Fortizza: Dinner that evening was with a sunset view over the Preluna Beach Club at Fortizza Bar & Restaurant on the Sliema promenade. Known for pizza and pasta but also local seafood and Maltese plates, I opted for the Al Mare pasta dish. The dishes were plentiful and of good value and while I enjoyed the meal and ambiance, the service was dreadfully slow.

Sunday

Highlights of Malta with a Local Expert: Using Airbnb Experiences for the first time, I booked a semi-private morning tour with a local Maltese native who brought me and 3 other patrons to the South part of the island. Jerome was our friendly and knowledgeable tour guide. Our first stop was at St. Peter’s Pool, a popular swimming spot known for its natural cutout that resembles a pool.

Next, onto Marsaxlokk. A quaint fishing village that is decorated with the well-known Maltese boats, they host a Sunday market where you can buy fresh fish, fruits, and veggies, as well as local souvenirs.

Next up was the Blue Grotto. We lucked out as there was no line for the 20-minute boat ride, so we were able to take advantage and ride around in a small motorized boat to get a good look in and out of the caves as well as the famous Blue Grotto arch.

Lastly, we visited the Prehistoric Megalithic Temples. A UNESCO world heritage site, these temples were claimed to be the oldest free-standing structure (3600 BC) in the world. However, a recent discovery of the Gobekli Temple in Turkey recently beat them for the title. Finishing up before lunch, the tour met all expectations. Additionally, it was personalized according to the preferences of the group and I made a friend with another female solo traveler who was on the tour with me.

Is-Suq Tal-Belt Valletta Food Market: With my new friend, Prasanna, who is Nepali, lived and worked in the US and presently in Paris, we had lunch at the Valletta Food Market where we had way too much amazing Nepalese food at which time we chatted it up & we decided we would also meet up that evening for dinner.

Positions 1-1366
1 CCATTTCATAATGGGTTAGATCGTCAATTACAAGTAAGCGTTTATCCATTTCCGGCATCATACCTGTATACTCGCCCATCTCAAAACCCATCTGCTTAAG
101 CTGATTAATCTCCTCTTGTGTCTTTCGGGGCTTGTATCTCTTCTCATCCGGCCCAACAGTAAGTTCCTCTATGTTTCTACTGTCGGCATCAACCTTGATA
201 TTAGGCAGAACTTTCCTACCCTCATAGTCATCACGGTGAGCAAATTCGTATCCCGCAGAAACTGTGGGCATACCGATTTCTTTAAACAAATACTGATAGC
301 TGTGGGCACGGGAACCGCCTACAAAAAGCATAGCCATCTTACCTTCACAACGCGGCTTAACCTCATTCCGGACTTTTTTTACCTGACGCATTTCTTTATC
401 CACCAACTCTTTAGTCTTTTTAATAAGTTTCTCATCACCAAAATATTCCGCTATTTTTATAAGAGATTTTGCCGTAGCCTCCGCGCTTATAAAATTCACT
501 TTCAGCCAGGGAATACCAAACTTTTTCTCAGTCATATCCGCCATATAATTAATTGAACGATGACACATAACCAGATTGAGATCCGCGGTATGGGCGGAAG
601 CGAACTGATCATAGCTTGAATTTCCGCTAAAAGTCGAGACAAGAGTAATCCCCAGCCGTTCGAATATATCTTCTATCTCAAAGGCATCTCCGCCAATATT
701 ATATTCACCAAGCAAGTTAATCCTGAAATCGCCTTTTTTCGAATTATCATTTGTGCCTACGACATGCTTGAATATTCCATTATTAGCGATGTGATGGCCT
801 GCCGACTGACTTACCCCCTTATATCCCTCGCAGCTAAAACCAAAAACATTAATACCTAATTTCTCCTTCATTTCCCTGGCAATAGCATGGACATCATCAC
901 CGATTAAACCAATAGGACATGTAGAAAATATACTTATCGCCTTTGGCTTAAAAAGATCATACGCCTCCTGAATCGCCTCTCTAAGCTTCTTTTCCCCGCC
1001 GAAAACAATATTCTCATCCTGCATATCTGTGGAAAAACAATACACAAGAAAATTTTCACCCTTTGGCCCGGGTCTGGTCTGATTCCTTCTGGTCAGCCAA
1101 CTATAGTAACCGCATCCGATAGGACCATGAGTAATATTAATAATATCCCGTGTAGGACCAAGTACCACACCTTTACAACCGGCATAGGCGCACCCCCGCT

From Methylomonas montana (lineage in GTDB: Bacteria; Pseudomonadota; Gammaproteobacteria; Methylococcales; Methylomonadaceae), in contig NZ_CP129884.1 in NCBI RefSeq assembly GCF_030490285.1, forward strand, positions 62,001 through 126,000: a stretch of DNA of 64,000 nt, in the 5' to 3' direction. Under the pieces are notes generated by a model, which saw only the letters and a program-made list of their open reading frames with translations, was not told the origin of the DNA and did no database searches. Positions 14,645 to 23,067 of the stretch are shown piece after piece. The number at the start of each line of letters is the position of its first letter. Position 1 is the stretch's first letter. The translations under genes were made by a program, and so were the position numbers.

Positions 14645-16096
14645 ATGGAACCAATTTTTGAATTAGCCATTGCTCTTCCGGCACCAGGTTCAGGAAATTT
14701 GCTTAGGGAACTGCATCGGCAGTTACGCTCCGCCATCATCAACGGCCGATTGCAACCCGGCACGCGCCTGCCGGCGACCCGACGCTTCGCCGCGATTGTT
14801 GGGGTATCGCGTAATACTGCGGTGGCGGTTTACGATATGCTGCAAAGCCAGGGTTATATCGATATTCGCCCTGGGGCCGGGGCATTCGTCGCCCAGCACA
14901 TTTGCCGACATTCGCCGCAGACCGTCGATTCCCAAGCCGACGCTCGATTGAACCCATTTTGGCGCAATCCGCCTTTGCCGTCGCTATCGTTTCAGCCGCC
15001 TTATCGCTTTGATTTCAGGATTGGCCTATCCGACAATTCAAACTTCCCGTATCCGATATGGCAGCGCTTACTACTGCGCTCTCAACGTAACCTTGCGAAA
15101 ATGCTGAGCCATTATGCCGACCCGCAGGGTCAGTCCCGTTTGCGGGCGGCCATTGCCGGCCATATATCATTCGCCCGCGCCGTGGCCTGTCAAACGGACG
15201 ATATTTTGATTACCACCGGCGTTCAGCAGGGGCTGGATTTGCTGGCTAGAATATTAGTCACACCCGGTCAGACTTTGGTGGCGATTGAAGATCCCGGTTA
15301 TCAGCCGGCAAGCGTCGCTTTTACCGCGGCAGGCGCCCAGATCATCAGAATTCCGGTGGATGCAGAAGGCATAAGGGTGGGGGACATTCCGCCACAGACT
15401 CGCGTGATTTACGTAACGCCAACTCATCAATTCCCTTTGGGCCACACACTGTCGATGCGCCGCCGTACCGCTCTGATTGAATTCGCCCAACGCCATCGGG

After lunch, I parted ways with Prasanna and decided to rest and take a dip on the Valletta coast off of Boat Street where you have nice views of St. Paul’s Cathedral, Fort Manoel, and the Sliema coast and skyline. Beaches in Malta are not your typical vision of a beach setup. While Malta does have a few sandy beaches in the northern part of the island, city dwellers of Valletta and much of Malta must settle for the rocky formations, requiring you to jump in or use the ladders attached to the rocks to get in and out of the water.

Requiring a nap and shower, I went back to my Airbnb briefly before returning to Valletta to meet up with Prasanna. We visited the Upper Barraka Gardens for some photos before grabbing a drink at De Bono’s Coffee Shop and then dinner at Eddie’s Cafe Regina on a pleasant and spacious terrace that had live music. Keeping it cool eating big salads, after dinner, we walked them off as we strolled the historic, hilly, and colorful streets of Valletta. The ambiance was lively with people eating and drinking outside and many of the little restaurants and cafes having chill vibes with several other live performers.

Monday

Attempting to avoid the heat of the day, I started my morning early before sunrise at 5 in the morning to get a run in during my trip along the coastal promenade back and forth to St. Julian’s. I was not alone on my 10 km run as many other runners and walkers had the same idea. I highly recommend at least one of these early morning outings as you’ll get to experience one of the most magical sunrises ever.

Ines Bahr Photography: My final day comprised of a walking tour and professional photoshoot with the wonderfully talented Ines Bahr. Another Airbnb Experience and another success. With Ines, her assistant, and a lovely couple, Cha and Matt from NYC, we all explored quiet side streets and sea views in and around Valletta while getting professional shots to capture these moments done by Ines and her team. She made you feel at ease and worked quickly to find the right lighting, colors, and textures to create a stunning photograph. I received the unedited photos the following day and was able to choose up to 30 shots to be edited which I received a week and a half later.

The Phoenicia: As I was leaving to return to Luxembourg later that day my new friends Cha and Matt invited me to benefit from their hotel infinity pool until I needed to head back to the airport. The secluded pool that requires a small walk through a luscious garden, is built into the historic city walls. Here we spent the remaining hours in Malta lounging, chilling, taking in fantastic views, and chatting it up with another friendly couple, Mike and Jane, from the UK.

These are the moments that make travel so special for me, experiencing new cultures, taking in what nature and history offer, and meeting people from all over the world who enhance the whole experience.